With 80 hectares it was supposed to be the biggest greenhouse project of Switzerland, but it will remain nothing more but a plan. Cooperative Vegetable Producers Seeland (GES) has stopped realising their ambitious project. The resistance to the largest greenhouse in Switzerland was too great, CEO Sam Zurbrügg with GES confirmed this week.
In 2017, GES announced plans named the 'Vision Energiebündel Seeland', including the building of an 80 hectare greenhouse. Two locations were suggested: one at Ins BE, the other at Kerzers FR.
The cooperative wanted to realise a more sustainable and greener vegetable production: "Instead of importing cucumbers, tomatoes and hot peppers in a big way, they should be grown in Seeland", they said. Open field cultivation in many cases does not pay or would work out badly for climatic reasons.
The huge greenhouse should make it possible to produce vegetables using significantly less energy and water. But after several consultations last year, strong opposition from different sides were encountered. CEO Sam Zurbrügg now confirmed that he project is dropped.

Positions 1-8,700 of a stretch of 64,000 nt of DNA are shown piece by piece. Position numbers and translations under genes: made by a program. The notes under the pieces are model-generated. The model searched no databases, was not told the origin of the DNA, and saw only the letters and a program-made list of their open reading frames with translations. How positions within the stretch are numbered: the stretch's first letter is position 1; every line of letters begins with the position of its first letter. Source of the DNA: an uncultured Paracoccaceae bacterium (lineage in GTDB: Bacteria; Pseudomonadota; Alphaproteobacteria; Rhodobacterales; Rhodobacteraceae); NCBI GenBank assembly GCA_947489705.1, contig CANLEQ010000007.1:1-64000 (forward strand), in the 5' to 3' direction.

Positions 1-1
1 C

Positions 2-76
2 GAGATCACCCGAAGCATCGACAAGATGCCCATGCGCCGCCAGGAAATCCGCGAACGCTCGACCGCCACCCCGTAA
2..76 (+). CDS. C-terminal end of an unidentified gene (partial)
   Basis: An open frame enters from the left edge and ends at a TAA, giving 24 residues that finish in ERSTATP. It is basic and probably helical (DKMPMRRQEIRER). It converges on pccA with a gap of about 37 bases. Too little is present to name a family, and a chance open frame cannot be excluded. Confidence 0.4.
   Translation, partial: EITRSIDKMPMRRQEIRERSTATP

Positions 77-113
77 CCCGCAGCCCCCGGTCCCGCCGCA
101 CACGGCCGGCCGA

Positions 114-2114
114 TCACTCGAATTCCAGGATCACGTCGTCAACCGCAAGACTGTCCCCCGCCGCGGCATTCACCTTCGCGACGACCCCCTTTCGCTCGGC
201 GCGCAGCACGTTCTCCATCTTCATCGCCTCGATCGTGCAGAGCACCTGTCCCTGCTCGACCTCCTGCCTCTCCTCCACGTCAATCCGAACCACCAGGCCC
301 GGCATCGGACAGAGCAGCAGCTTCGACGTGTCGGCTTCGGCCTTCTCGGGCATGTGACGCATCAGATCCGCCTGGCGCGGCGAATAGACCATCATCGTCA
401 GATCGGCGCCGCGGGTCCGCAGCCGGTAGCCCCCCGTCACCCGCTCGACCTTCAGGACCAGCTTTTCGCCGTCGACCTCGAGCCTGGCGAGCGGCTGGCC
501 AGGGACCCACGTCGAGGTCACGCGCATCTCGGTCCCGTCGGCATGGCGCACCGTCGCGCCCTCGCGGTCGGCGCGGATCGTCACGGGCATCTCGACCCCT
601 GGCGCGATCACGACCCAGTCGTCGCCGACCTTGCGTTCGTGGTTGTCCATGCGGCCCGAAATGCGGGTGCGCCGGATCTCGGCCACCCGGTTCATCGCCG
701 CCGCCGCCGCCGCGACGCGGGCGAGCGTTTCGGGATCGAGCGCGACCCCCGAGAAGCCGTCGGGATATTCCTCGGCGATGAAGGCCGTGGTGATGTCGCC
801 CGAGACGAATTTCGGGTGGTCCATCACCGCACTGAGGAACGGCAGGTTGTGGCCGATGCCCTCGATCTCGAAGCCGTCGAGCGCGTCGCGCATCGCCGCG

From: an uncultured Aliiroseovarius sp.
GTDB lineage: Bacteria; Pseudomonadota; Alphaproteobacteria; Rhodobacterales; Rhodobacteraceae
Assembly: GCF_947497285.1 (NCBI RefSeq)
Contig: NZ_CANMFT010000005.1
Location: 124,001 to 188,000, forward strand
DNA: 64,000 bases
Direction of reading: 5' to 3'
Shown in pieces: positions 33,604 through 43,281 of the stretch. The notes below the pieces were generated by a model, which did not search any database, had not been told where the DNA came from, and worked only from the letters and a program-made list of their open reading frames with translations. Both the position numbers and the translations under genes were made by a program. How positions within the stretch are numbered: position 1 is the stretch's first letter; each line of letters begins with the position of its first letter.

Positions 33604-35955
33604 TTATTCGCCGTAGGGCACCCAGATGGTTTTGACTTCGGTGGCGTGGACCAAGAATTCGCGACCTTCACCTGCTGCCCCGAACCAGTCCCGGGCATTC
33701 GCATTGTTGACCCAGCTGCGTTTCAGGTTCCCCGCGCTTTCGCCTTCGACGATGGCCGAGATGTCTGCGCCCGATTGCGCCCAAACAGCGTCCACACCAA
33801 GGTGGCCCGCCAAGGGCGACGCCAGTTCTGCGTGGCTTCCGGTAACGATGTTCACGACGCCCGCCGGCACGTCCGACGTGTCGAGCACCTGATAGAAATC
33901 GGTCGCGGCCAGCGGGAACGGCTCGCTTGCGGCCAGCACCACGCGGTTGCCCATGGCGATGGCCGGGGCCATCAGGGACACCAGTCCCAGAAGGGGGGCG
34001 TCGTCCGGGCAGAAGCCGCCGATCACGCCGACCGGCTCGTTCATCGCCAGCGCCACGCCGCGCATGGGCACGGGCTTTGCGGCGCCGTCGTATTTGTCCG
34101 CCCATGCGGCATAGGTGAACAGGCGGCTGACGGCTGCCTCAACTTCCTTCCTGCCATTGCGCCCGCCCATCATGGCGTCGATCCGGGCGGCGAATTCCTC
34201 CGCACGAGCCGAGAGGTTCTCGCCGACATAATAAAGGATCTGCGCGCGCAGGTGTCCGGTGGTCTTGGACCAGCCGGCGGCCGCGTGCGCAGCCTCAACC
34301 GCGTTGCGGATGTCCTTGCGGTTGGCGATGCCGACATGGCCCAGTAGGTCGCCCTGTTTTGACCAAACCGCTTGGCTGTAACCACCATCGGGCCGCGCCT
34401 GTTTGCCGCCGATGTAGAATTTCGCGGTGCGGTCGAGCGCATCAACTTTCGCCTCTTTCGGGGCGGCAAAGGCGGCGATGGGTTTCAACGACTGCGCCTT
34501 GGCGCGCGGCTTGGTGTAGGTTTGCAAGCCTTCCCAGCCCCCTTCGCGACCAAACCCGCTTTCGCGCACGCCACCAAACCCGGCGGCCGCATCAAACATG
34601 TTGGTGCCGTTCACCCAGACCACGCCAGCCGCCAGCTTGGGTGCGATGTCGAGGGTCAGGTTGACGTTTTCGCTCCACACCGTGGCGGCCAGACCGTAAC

Reservations from all sides
Although more than 100 jobs would have been created, the communities around the sites had signaled that they are not interested in horticulture and this type of jobs.
The Canton of Berne also had reservations, with only a small reserve of crop rotation areas. The question is whether they want to use this for greenhouses, said critics. The floor of a greenhouse is not considered a crop rotation area, even though critics think this absurd, since greenhouses contribute to food security.
Resistance also came from landscape conservationists, who feared a large-scale "glazing" of Seeland.New project in mind
Although the plans for a mega-greenhouse are now off the table, the cooperative is still convinced of the usefulness of the project. It now envisages building several smaller greenhouses. Each of these would be about ten hectares in size.
The basic idea of the Vision EBS, the goal of making better use of resources and producing them in a future-oriented way, remains in place. "Several sites make the implementation easier, however, so we encounter less resistance," Moana Werschler explains in the "Bieler Tagblatt".